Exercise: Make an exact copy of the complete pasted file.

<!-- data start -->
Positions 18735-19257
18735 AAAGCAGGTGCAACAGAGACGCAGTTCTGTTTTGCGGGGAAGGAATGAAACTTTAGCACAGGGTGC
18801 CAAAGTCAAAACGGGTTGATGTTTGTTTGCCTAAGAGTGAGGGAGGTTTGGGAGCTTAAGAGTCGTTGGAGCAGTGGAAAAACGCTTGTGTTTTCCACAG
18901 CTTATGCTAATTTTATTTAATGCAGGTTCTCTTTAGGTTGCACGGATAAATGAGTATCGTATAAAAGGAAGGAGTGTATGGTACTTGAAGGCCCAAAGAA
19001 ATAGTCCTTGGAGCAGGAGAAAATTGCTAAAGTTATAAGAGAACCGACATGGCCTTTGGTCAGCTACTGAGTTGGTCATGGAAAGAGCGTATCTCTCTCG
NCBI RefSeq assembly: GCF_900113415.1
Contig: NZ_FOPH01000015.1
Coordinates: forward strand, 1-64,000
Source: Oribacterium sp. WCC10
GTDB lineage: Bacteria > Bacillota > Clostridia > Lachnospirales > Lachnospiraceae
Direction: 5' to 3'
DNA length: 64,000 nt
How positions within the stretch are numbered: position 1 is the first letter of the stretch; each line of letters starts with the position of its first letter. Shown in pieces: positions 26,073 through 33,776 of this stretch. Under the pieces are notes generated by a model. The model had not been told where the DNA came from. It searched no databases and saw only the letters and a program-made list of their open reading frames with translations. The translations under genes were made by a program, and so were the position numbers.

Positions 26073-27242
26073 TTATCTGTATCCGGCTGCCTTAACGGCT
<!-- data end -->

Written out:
Positions 18735-19257
18735 AAAGCAGGTGCAACAGAGACGCAGTTCTGTTTTGCGGGGAAGGAATGAAACTTTAGCACAGGGTGC
18801 CAAAGTCAAAACGGGTTGATGTTTGTTTGCCTAAGAGTGAGGGAGGTTTGGGAGCTTAAGAGTCGTTGGAGCAGTGGAAAAACGCTTGTGTTTTCCACAG
18901 CTTATGCTAATTTTATTTAATGCAGGTTCTCTTTAGGTTGCACGGATAAATGAGTATCGTATAAAAGGAAGGAGTGTATGGTACTTGAAGGCCCAAAGAA
19001 ATAGTCCTTGGAGCAGGAGAAAATTGCTAAAGTTATAAGAGAACCGACATGGCCTTTGGTCAGCTACTGAGTTGGTCATGGAAAGAGCGTATCTCTCTCG
NCBI RefSeq assembly: GCF_900113415.1
Contig: NZ_FOPH01000015.1
Coordinates: forward strand, 1-64,000
Source: Oribacterium sp. WCC10
GTDB lineage: Bacteria > Bacillota > Clostridia > Lachnospirales > Lachnospiraceae
Direction: 5' to 3'
DNA length: 64,000 nt
How positions within the stretch are numbered: position 1 is the first letter of the stretch; each line of letters starts with the position of its first letter. Shown in pieces: positions 26,073 through 33,776 of this stretch. Under the pieces are notes generated by a model. The model had not been told where the DNA came from. It searched no databases and saw only the letters and a program-made list of their open reading frames with translations. The translations under genes were made by a program, and so were the position numbers.

Positions 26073-27242
26073 TTATCTGTATCCGGCTGCCTTAACGGCT